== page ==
Dairy Crest closure plan in Whitland puts 31 jobs at risk

The Whitland creamery was first closed in 1994 but a dairy reopened
Image caption The Whitland creamery was first closed in 1994 but a dairy reopened

A dairy in Carmarthenshire could close with the loss of 31 jobs, only nine months after being taken over.

Proper Welsh Milk in Whitland was taken over by Dairy Crest in March this year.

Dairy Crest said that due to lower sales and higher costs it is now impossible to operate the site economically.

The Farmers' Union of Wales (FUW) described the proposed closure as a "major blow" to the region's capacity to process milk locally.

Dairy Crest closed a creamery at the site in 1994 whilst Proper Welsh invested £1.5m there in 2011.

A consultation period has started with workers over the proposed closure.

Dairy Crest had bought the business from administrators.

Mark Allen, the chief executive of Dairy Crest said: "We are disappointed that it has not been possible to make a success of Proper Welsh."

He said the company would do all it can to help employees at the dairy.

"We will also work with customers to offer them alternative packing arrangements and ensure there is no disruption to their services.

"We remain committed to the Welsh dairy sector and are continuing to recruit farmers and invest in milk collection facilities around Carmarthen," Mr Allen added.

Proper Welsh invested £1.5m at the site in 2011. At the time it said it would create 14 jobs, increasing to more than 40 later.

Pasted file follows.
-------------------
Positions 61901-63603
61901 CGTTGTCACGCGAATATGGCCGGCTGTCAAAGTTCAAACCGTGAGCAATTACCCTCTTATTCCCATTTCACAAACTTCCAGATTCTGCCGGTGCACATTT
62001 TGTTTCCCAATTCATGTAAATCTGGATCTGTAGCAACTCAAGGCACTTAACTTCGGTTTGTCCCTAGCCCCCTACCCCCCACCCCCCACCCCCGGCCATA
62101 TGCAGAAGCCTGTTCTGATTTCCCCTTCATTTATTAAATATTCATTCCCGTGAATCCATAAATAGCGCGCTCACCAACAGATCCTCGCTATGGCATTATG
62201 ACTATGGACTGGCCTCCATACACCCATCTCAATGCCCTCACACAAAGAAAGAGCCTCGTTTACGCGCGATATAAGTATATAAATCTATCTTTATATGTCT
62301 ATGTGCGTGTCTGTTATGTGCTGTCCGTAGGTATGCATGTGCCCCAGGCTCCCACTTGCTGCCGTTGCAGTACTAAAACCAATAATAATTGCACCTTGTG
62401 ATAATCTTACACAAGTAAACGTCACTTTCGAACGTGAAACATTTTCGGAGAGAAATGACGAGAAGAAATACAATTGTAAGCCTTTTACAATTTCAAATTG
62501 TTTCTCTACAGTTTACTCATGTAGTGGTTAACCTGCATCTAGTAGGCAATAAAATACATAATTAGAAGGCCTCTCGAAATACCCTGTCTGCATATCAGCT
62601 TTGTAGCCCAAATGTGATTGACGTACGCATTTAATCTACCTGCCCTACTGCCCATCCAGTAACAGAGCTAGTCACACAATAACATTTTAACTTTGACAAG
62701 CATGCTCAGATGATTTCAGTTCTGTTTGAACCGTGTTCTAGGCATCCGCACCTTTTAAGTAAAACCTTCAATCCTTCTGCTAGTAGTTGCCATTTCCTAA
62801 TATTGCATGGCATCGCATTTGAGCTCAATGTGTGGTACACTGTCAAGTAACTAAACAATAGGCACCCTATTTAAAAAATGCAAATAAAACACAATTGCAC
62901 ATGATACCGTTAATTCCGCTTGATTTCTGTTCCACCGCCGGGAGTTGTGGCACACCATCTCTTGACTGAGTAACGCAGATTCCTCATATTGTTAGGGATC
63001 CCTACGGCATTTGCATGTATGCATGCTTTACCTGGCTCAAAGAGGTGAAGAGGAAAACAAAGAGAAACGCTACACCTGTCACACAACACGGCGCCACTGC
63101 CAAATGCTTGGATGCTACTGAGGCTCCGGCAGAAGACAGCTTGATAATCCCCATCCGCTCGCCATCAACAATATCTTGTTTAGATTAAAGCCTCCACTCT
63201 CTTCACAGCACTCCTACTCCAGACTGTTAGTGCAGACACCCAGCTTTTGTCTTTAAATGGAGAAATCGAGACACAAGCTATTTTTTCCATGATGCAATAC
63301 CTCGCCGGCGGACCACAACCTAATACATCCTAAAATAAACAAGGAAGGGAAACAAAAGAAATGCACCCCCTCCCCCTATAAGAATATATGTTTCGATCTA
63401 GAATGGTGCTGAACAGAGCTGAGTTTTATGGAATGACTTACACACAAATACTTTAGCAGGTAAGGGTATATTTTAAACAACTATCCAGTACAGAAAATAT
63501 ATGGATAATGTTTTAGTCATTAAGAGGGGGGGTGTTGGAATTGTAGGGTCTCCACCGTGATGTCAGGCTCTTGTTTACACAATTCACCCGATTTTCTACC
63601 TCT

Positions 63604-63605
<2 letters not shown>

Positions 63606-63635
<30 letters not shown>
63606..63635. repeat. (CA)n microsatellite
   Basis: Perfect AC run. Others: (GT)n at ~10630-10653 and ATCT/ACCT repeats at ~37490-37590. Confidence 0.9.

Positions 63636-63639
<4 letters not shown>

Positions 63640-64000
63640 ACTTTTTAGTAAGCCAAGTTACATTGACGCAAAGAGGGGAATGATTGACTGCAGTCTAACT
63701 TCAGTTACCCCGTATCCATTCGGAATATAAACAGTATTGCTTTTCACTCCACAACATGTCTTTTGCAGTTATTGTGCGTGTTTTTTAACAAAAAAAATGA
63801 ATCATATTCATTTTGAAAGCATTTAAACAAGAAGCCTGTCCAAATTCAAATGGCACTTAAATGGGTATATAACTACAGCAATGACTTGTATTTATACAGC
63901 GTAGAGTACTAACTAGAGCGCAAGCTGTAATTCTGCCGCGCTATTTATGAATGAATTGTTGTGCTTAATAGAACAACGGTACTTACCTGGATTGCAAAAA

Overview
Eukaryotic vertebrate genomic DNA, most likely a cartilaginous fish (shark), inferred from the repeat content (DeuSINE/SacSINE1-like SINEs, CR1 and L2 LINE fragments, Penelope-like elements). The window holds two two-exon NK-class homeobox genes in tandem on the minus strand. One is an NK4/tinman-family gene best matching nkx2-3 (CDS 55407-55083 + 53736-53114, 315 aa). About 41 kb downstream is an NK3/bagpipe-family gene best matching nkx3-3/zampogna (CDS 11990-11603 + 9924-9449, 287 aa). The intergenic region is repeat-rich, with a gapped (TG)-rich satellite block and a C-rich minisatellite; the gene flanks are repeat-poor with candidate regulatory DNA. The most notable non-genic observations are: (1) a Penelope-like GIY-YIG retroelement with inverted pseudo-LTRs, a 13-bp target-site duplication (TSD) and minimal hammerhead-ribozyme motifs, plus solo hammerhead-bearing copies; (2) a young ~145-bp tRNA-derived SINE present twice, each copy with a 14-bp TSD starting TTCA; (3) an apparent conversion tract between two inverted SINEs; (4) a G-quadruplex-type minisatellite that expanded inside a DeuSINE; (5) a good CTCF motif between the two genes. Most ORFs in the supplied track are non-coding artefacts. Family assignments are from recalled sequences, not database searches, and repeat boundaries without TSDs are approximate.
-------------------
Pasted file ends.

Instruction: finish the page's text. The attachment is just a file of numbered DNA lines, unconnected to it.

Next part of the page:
Before that a Dairy Crest creamery at the Whitland site closed in 1994 with 150 job losses.

The FUW described the proposal to close the dairy at Whitland as a "major body blow for the region's capacity to process milk locally".

Vice president Brian Walters, who runs a dairy farm near Carmarthen, said: "There is already a lack of processing capacity for milk in Wales and this move, so soon after Dairy Crest took over the dairy, comes at a time when there are increasing calls for more local processing.

"As a local dairy farmer I think it is a great pity because we need more processing capacity in Wales, not less, to help cut down on food miles and prepare ourselves for the abolition of Milk Quota in 2015.

"If we are hoping to produce more milk in the future to meet an expanding market, we need to be able to access more processing capacity locally, not further away."

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